- Unusual cloud functions: Are cloud function deployments unusual for this user?
- Service accounts making org level policy changes: Is an attacker leveraging stolen credentials to gain additional access in the environment?
Back to the detection we’re focusing on – a service account impersonation detection.
Remember, cloud functions deployments can be used by the attacker to capture new credentials while impersonating a service account. So what data do we need to effectively write a detection for this?
Let’s hone in on what native log data exists in GCP.
Finding the right sources of evidence
GCP provides several log sources, but not all translate into effective detection sources.
- System Event audit logs: Capture machine data, but not user actions.
- Data Access audit logs: Record granular resource access (typically not enabled due to high volume).
- Admin Activity audit logs: Capture control plane changes (including user actions).
For these particular attacker behaviors, the Admin Activity log includes the evidence we need to write our detections.
Since these logs capture configuration changes to resources in GCP, they give us insights into the events we want to correlate when searching for evil. For example, when a cloud function is deployed, we can track this activity through the Admin Activity audit log.
Now, it’s time to write some detections.
Meet Josie, our own python-based detection engine we use here at Expel. Let’s walk through what service account impersonation detection logic looks like for Josie to evaluate.
Snippet of Expel detection logic relating to bursts in cloud function deployments
At a high level, this logic is watching for any instance of a cloud function deployment, and recording the user responsible for the event. Josie will remember the user responsible for this action for 15 minutes. If the same user deploys over three unique cloud functions in that 15-minute window, Josie will generate an alert for analysts to look into the activity.
To make sure this detection logic is sound, we’ll deploy this detection in a draft state to allow us to see how it performs. Based on its performance, we may decide to adjust the detection threshold or suppress users associated with frequent/programmatic cloud function deployments.
Once we’ve written a detection and released it into our testing environment, we like to track the detection’s performance in Datadog to measure patterns and general volume. The Datadog visual below makes it pretty obvious to tell which detections needed some work and when they were dialed in.
Datadog graph tracking the volume of Expel’s GCP alerts in the testing/development phase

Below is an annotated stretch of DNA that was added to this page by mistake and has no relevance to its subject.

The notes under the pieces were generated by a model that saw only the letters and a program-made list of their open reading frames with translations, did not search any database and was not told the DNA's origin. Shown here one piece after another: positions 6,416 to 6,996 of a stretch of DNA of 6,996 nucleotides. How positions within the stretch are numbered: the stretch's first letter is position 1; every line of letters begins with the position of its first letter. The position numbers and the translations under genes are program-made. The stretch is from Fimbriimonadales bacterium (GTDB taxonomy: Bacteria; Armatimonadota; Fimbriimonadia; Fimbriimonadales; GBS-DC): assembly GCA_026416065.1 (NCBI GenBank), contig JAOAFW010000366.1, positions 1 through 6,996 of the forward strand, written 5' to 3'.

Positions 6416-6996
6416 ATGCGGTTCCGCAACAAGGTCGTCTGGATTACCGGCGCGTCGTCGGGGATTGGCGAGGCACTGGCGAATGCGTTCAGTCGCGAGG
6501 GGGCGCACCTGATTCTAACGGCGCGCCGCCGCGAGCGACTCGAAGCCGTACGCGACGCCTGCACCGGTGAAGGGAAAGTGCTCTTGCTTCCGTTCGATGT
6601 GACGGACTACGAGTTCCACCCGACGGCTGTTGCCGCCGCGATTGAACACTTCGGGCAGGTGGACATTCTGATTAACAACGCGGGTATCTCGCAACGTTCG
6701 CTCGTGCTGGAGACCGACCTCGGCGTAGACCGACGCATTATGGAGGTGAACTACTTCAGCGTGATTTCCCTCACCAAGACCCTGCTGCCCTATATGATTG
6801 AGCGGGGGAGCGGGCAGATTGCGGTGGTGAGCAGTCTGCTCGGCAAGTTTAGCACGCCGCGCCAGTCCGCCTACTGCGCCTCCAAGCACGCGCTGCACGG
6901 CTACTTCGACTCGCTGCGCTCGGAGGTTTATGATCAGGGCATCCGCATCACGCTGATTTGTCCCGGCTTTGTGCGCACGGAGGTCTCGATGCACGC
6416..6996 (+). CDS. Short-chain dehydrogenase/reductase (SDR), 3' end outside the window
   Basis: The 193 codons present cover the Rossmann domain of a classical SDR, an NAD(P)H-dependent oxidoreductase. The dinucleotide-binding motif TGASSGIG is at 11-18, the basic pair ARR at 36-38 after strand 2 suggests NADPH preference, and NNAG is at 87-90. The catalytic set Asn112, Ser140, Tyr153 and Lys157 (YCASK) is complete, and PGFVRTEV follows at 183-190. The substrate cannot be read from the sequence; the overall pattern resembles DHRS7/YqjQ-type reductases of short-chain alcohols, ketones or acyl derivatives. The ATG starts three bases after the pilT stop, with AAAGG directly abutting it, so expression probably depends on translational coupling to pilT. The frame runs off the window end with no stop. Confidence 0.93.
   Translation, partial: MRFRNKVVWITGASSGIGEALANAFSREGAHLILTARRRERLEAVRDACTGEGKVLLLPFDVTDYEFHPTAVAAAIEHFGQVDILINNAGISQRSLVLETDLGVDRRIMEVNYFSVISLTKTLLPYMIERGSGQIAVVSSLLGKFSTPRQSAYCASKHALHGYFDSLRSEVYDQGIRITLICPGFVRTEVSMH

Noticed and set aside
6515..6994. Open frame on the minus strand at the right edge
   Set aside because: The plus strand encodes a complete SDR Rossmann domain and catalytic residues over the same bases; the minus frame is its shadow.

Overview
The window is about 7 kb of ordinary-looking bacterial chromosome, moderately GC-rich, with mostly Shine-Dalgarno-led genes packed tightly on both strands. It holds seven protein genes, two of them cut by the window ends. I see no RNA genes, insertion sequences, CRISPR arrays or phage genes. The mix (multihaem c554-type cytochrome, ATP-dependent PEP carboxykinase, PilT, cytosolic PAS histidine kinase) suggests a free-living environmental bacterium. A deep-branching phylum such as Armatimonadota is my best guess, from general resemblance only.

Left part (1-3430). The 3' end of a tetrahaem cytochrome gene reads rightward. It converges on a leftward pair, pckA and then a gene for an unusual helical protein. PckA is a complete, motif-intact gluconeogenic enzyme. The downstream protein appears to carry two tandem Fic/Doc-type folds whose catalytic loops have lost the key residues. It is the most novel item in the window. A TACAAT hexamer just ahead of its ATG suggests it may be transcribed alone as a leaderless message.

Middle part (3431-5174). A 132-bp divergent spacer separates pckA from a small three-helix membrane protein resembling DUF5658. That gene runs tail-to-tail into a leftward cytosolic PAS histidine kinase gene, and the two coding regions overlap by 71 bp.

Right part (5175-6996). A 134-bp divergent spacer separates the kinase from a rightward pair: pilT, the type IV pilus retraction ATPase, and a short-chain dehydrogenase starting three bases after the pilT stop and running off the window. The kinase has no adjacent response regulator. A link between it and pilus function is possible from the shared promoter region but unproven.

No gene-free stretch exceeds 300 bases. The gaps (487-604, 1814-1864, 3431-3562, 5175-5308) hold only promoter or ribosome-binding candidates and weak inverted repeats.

After making tweaks to the draft detections to adjust for volume, and ensuring they detect a real threat scenario, we prepare to release the detections into production.
Preparing for release means ensuring that the detection has a strong description, suggested triage steps, references and decision support (through the help of our automated robot Ruxie). The goal is to have our analysts set up for success if the detection should trigger an alert.
One final thing – any cowboy can shoot from the hip and come up with novel detection ideas. What’s more challenging is pressure testing the investigative process for those detections.
If you can’t investigate it easily, then it’s probably not a good alert to surface up to an analyst. With that said, any good detection should come prepackaged from the detection engineering team with some investigative questions attached to help triage any generated alerts.
Detections are out, queue the jazz hands.
We still like to keep tabs on the newly released detections, however, and have Datadog monitors in place should any of the detections start behaving erratically. In good Scrum fashion, we like to retro our sprint process and look for ways to get better.
After iterating upon our detection work and seeking to protect against both new and known threat scenarios, we’re confident in our ability to tackle GCP attacks. Using service account impersonation as a shining example, our coverage for this threat scenario and other kinds of evil in GCP is now significantly stronger.
When Expel started detection work on GCP, it was a whole new world to explore. Through detection sprints like this one, we can learn how IAM works in GCP (and other cloud platforms), grow our understanding of the attack surface as a team and build up a meaningful detection strategy.
This is a reusable process that we’ve found to work well no matter what tech is targeted. So if you find yourself in a similar situation (staring down a new area of risk with little detection inspiration to start from), following a similar iterative process of discovery, experimentation and keeping a close eye on your resulting detections should serve you well.
As for us – we’re on to the next one (and we’ll keep sharing along the way)!